AIM ImmunoTech Inc (NYSEAMERICAN:AIM) revealed growing cash on hand and updated investors on the advancement of its drug Ampligen as a treatment for the coronavirus (COVID-19) in a business and clinical update released Monday.
The company had cash, cash equivalents and marketable securities of $40.3 million as of June 30, nearly 5 times more than the $8.8 million it had at the end of 2019.
On the coronavirus front, Ampligen’s Phase 1/2a trial of ampligen with Roswell Park Comprehensive Cancer Center is on track to commence patient enrollment soon, the company said. The trial will examine Ampligen in combination with interferon alfa-2b in cancer patients with COVID-19.
Additionally, AIM recently signed a trilateral material transfer and research agreement with Japan's National Institute of Infectious Diseases and Shionogi & Co Ltd, a pharmaceutical company headquartered in Japan, to test Ampligen as a potential vaccine adjuvant for COVID-19. Ampligen has been shipped to Japan, to be followed up with an additional shipment.
"AIM is engaged in extremely important and potentially groundbreaking pre-clinical and clinical research in critical unmet medical needs such as COVID-19 and cancer-providing us ‘multiple shots on goal' within large addressable markets,” CEO Thomas Equels said in a statement.
READ: AIM ImmunoTech inks pact with Roswell Park to test Ampligen as part of an antiviral treatment combo for COVID-19 among cancer patients
"Given these multiple indications, AIM's strategy to support these trials has been to maximize third-party, non-dilutive funding directly awarded to the clinical sites, which we have accomplished in many of our trials,” Equels said. “We believe we are extremely well positioned to execute on our strategy going forward, which, in turn, we expect will drive significant value for stockholders."
Ampligen has also proven to be a powerful drug conferring protective survival in SARS animal experiments. The drug has shown heightened levels of activity in Phase 2 and 3 trials of patients with chronic fatigue syndrome (CFS). Ampligen is approved in Argentina for CFS, and the company is preparing to test the drug as a therapy for the fatigue-like illness induced by the coronavirus.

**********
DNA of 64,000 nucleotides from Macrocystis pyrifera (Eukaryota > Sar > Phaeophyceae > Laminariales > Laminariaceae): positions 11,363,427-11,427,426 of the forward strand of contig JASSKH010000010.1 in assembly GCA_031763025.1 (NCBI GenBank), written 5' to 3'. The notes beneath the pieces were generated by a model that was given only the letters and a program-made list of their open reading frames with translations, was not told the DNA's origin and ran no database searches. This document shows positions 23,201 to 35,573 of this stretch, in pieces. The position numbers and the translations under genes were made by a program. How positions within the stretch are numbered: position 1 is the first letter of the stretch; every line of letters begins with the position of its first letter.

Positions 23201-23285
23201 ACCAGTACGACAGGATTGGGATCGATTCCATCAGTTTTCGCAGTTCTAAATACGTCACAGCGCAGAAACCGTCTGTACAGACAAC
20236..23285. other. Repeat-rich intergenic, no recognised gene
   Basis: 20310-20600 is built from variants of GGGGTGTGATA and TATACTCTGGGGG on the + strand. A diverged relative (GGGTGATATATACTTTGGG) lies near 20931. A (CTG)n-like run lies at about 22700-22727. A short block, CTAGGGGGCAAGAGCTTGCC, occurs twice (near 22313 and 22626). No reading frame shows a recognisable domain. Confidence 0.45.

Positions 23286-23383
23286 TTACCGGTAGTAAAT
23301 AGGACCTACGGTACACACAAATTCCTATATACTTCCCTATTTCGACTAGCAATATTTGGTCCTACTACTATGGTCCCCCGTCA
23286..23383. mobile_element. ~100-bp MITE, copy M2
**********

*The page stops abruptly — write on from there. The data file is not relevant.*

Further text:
"There is a significant risk that SARS-CoV-2, the virus that causes COVID-19, will trigger a large number of chronic fatigue-like cases, similar to what occurred in the prior SARS-CoV-1 epidemic," Equels said.
Ampligen received clearance from Argentinian regulators to import the first shipment of commercial-grade vials of the drug. After a final inspection and release tests, the company hopes to receive approval for commercial sales.
"Ampligen's strong history of preclinical outcomes with the SARS-CoV-1 virus gives AIM hope for the drug's potential as a prophylaxis, as a vaccine adjuvant and as an early-onset treatment for the SARS-CoV-2 virus and for COVID-19-induced chronic fatigue-like illness,” Equels added. “This potential therapy may be especially important for cancer patients, who face significantly increased risk of severe symptoms or death from COVID-19."
On the cancer front, the National Cancer Institute recently issued an award of $14.5 million to Roswell Park to fund five clinical trials in melanoma, colorectal and ovarian cancers. These trials will test chemokine modulation incorporating Ampligen as an immuno-modulator, as part of a strategy to turn "cold" less responsive tumors into "hot" tumors.
"Given the advances in our third-party funded, investigator-sponsored cancer clinical trials, we believe there is real potential for AIM to become a powerhouse in oncology, as clinical data is reported in these trials,” Equels said. “The fact that tens of millions of dollars in grants have been provided to world-class investigator/oncologists at top national cancer centers, from such esteemed organizations as Merck, the US Department of Defense and the National Cancer Institute, clearly supports my faith in Ampligen."
Roswell Park and Moffitt Cancer Center have both received Breakthrough Awards from the DoD. Together, these clinical trials are receiving approximately $15 million in federal funding in part with a significant focus upon Ampligen as a potential synergistic agent in combination with several other immunotherapies, including pembrolizumab (Keytruda) and Intron A.
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